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The Goat Life based on Benyamin’s Novel with Prithviraj in lead Releases on March 28

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The Goat Life

Academy Award Winner AR Rahman has compared actor Prithviraj Sukumaran’s ‘The Goat Life’ to the globally emblematic film ‘Lawrence of Arabia’, stating that it will leave a deep unfading impact upon the audiences. He was at the official website launch of ‘The Goat’s Life’ along with the entire crew.

Ever since the announcement of ‘The Goat Life’ was made, the expectations had no limits to get beyond the pinnacle of usual paradigms. The iconic filmmaker Blessy crafting this tale, authored by novelist Benyamin, and Prithviraj Sukumaran letting his blood and flesh bleed to give life to the protagonist’s character, had left the cinephiles in utmost astonishment. In particular, the team’s visual compilation of showcasing its excruciating journey during the pandemic phase, has drawn more attention to this film along with the scintillating visual promos. With the film’s audio launch scheduled on March 10th followed by worldwide theatrical release on March 28th, the team had its official website launched.

The Goat Life is all set to release in theatres near you on 28th March 2024, in Hindi, Malayalam, Tamil, Telugu, and Kannada.

The film is based on award winning book “Goat Days” by Benyamin, originally penned in Malayalam as ‘Aadujeevitham’ and translated into English by Joseph Koyipally, stands as a profound narrative echoing the struggles of migrant laborers, particularly from India, striving for a better life in foreign lands. Published in 2012 by Penguin Books, the novel not only won the Kerala Literary Academy Award in 2009 but also gained international recognition by being shortlisted for prestigious literary awards like the Man Asian Literary Award and the DSC Prize for South Asian Literature in 2014.

The story revolves around Najeeb Muhammed, an ambitious Indian immigrant whose aspirations for economic prosperity lead him to the Middle East. However, his dreams shatter upon arrival in Riyadh, where he and his friend Hakeem are coerced into a life of captivity in a desolate desert goat shed by a local tyrant named Arbab. Isolated from human contact, Najeeb forms an unexpected bond with the goats, enduring unimaginable hardships in the harsh desert terrain.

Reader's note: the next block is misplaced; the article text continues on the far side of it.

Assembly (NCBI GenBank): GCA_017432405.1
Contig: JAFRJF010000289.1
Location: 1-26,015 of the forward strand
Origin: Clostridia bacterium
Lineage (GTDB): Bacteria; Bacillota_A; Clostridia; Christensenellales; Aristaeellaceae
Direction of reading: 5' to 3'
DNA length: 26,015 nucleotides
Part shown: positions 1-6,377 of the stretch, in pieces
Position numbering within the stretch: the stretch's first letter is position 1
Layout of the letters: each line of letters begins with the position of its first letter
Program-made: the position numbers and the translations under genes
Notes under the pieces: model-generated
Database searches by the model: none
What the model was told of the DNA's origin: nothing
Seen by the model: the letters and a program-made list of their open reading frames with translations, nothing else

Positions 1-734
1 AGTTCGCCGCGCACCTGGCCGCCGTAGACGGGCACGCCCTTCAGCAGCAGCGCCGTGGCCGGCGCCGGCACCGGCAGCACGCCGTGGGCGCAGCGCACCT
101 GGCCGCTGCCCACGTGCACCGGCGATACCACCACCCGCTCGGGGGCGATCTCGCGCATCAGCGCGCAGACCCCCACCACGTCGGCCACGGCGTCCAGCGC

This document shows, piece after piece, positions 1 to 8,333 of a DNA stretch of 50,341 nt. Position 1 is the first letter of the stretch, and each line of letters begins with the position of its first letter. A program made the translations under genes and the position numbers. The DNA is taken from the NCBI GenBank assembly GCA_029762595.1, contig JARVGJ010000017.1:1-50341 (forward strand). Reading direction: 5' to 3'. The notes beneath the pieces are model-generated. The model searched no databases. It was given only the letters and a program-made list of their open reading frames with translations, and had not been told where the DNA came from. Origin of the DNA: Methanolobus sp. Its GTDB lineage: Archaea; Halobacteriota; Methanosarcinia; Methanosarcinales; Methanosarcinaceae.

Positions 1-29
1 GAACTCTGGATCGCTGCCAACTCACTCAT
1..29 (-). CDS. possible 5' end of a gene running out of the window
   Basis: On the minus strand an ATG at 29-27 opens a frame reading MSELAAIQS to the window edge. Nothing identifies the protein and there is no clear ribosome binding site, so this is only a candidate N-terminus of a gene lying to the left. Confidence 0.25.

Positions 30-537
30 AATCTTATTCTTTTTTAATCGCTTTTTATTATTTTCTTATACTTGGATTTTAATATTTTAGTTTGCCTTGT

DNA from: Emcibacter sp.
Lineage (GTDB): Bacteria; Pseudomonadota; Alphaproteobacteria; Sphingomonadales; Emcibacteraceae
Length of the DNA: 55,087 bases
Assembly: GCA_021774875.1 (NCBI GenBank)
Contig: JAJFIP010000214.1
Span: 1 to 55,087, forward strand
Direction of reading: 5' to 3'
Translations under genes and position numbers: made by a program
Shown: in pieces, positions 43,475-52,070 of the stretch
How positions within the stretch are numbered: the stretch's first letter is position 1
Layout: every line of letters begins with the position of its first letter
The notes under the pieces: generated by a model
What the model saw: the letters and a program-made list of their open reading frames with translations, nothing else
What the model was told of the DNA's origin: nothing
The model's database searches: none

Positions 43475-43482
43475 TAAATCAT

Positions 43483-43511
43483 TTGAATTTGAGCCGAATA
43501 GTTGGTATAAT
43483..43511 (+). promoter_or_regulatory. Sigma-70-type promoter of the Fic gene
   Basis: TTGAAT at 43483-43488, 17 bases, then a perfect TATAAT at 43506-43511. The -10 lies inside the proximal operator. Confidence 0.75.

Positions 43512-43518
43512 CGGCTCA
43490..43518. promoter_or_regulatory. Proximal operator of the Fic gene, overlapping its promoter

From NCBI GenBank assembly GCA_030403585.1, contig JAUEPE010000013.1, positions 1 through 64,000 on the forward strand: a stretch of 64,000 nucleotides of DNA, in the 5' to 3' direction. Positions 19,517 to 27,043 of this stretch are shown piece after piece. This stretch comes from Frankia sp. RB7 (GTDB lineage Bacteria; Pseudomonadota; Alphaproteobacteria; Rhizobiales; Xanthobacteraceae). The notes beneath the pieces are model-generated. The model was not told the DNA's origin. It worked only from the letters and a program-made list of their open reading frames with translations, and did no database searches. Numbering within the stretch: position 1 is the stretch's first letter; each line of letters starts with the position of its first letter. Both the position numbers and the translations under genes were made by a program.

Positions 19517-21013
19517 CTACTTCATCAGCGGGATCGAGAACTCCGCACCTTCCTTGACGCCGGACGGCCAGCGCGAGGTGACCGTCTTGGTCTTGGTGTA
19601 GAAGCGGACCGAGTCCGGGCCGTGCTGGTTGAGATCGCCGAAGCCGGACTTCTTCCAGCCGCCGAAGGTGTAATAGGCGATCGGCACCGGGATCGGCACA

Divided into four parts—Prison, Desert, Escape, and Refuge—the novel chronicles Najeeb’s harrowing journey. In the Prison segment, Najeeb finds solace in a prison cell, ironically experiencing a semblance of freedom amidst the captive environment. The Desert section depicts the depths of Najeeb’s suffering under Arbab’s oppression, where he is stripped of his humanity and reduced to mere survival instincts. Despite numerous failed attempts, Najeeb eventually escapes the desert, only to find temporary respite under the care of a fellow Malayali named Kunjikka.

The final part, Refuge, unveils the stark realities of immigration detention, where Najeeb discovers a newfound freedom amidst fellow detainees’ shared tales of anguish and despair. Through Najeeb’s ordeal, the novel sheds light on the plight of millions of migrants worldwide, grappling with exploitation and hardship in pursuit of a better life for their families. It delves into the intricate dynamics of voluntary migration, offering profound insights into its societal and global ramifications.

Benyamin’s poignant narrative not only encapsulates Najeeb’s personal anguish but also serves as a powerful testament to the collective struggles of marginalized migrant communities. It underscores the urgent need for societal awareness and empathy towards migrant laborers, whose stories often remain unheard amidst the clamor of global migration debates. Moreover, the novel’s exploration of migration and diasporic themes provides invaluable fodder for academic discourse and further studies in the field.

“Goat Days” stands as a compelling literary work that transcends borders, offering a poignant portrayal of human resilience in the face of adversity. Through Najeeb’s journey, Benyamin invites readers to confront the harsh realities of migration, prompting reflection and dialogue on the universal quest for dignity and belonging in an ever-changing world.

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